Whites in Black History

I had a co-worker ask me an interesting question yesterday regarding history. It’s a question that I’m sure many of you have wondered, asked or answered at some point. His question, “I wonder what it would be like if there was a White History Month?”

I immediately said that Black History is apart of all of our history. There were many people who were not Black who made great contributions to history that is connected, benefited or attributed to Blacks in America. I’m not sure if he really got it or even cared, but it did offer me a good topic.

The roles of Whites in Black History:

What you may not know about the roles Whites played in Black History?

We all celebrate the 100th year anniversary of the NAACP. What I think is fascinating about the National Association of the Advancement of Colored People is how it was founded. A coalition of men and women, both Black and White joined together to help start the NAACP. One of the founding members was a White Woman by the name of Mary White Ovington.

Levi Coffin, a Quaker, is credited with helping more than 3,000 slaves find freedom by maintaining his home in Newport, IN as a haven for Blacks on the Underground Railroad.

Samuel Chapman Armstrong, a white general who commanded a black regiment during the Civil War, founded Hampton University, a historically black college in Virginia.

Viola Liuzzo was a 39 year old White housewife from Detroit, Michigan that came to Alabama to help register Black people to vote before she was brutally murdered by the Klan.

Lamar Smith was shot dead on the courthouse lawn by a white man in broad daylight while dozens of people watched. The killer was never indicted because no one would admit they saw a white man shoot a black man. Smith had organized blacks to vote in a recent election.

Andrew Goodman, and Michael Schwerner, young civil rights workers were arrested by a deputy sheriff and then released into the hands of Klansmen who had plotted their murders. They were shot, and their bodies were buried in an earthen dam.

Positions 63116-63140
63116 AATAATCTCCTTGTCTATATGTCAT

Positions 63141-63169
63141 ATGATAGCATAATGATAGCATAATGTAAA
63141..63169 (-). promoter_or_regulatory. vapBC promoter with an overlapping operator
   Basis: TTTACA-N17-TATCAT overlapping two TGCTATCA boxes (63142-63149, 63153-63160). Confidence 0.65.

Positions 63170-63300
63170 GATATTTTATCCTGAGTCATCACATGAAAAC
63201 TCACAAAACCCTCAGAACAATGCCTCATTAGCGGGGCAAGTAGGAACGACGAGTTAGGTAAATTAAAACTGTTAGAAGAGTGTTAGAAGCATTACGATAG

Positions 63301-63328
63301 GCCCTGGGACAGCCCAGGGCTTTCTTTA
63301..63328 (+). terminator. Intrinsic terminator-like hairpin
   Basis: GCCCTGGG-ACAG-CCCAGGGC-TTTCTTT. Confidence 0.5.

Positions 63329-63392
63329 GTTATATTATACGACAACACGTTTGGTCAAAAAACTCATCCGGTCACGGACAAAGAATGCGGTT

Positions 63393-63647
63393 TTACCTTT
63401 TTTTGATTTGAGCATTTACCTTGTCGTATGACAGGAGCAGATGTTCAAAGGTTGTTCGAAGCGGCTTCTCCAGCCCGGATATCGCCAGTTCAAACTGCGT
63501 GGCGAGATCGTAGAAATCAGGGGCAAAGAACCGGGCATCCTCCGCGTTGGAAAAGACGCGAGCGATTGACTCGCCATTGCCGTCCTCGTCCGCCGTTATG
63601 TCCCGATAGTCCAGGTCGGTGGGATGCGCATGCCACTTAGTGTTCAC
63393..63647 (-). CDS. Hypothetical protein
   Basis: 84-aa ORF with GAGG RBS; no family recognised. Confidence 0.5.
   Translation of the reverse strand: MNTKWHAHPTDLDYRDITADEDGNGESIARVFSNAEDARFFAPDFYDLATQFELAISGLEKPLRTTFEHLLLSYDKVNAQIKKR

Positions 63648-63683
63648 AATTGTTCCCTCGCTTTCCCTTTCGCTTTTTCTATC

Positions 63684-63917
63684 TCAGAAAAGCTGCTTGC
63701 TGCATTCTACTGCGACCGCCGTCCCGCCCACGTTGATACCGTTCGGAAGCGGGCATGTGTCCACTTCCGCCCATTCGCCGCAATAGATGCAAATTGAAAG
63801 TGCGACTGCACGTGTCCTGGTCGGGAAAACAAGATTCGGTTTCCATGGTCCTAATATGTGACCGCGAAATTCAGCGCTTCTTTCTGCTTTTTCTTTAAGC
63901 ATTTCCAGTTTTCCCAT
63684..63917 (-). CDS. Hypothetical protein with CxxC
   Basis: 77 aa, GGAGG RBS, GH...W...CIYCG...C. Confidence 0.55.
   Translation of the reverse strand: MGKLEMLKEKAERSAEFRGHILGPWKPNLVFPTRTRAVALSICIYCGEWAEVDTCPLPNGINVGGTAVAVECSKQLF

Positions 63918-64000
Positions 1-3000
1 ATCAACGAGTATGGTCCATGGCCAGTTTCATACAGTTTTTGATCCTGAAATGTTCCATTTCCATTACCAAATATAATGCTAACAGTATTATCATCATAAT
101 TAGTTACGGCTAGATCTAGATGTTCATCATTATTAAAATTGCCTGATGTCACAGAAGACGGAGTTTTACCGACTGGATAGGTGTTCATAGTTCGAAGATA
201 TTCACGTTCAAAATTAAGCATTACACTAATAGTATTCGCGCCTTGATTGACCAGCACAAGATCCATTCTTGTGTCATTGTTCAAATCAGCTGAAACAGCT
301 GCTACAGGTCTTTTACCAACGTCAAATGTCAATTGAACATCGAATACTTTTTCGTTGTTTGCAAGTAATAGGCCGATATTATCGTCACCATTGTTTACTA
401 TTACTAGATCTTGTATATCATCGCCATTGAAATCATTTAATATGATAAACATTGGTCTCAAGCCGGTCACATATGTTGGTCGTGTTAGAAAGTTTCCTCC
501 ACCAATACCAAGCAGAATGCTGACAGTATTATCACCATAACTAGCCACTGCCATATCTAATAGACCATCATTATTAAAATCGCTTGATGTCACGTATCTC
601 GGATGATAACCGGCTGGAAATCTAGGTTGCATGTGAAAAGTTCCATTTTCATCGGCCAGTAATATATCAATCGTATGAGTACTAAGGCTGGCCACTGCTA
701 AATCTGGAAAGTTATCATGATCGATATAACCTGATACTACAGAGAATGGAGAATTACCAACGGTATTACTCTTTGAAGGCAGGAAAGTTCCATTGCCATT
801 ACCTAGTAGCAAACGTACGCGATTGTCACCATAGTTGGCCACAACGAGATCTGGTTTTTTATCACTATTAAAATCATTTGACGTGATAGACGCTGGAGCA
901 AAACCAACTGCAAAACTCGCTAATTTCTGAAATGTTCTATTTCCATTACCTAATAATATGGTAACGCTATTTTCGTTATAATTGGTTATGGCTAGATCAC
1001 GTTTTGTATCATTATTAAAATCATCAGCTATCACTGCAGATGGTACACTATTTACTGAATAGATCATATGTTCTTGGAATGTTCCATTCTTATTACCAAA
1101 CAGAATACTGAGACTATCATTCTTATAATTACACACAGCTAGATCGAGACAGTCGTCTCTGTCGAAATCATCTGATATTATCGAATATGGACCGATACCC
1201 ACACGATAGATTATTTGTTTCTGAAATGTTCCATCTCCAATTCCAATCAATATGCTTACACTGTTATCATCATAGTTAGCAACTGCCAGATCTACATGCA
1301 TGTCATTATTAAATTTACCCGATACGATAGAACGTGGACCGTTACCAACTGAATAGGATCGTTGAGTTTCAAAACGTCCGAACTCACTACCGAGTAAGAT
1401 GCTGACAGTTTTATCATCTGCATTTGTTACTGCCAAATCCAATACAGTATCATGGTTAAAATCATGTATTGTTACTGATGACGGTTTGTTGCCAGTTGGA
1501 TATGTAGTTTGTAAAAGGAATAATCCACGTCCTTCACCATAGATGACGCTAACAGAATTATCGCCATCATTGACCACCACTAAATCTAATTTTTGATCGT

Rev. James Reeb was a Unitarian minister from Boston, was among many white clergymen who joined the Selma marchers after the attack by state troopers at the Edmund Pettus Bridge. Reeb was beaten to death by white men while he walked down a Selma street.

Jonathan Daniels, an Episcopal Seminary student in Boston, had come to Alabama to help with black voter registration in Lowndes County. He was arrested at a demonstration, jailed in Hayneville and then suddenly released. Moments after his release, he was shot to death by a deputy sheriff.

Footnote: There’s a movie about this one that Yolanda D. King acted in that was very good and told of Mr. Jonathan Daniels’ story and role during the Civil Rights Movement.

There are so many instances of Whites who were equally apart and equally vested in the history of Blacks in the U.S. To make such a statement that they’re should be a White History Month shows that you do not know your history and you’ve missed the point of Black History.

I can go on forever on this topic, because it’s always been one of interest to me. It’s not just a nice White guy like my co-worker who misinterprets this part of our history, but I know many Blacks who miss it too. It seems like I continue to harp back on this theme, but it’s true. Dr. Martin Luther King said that we are caught in an inescapable network of mutuality. I am not what I am supposed to be until you are what you are supposed to be. We are all in this together.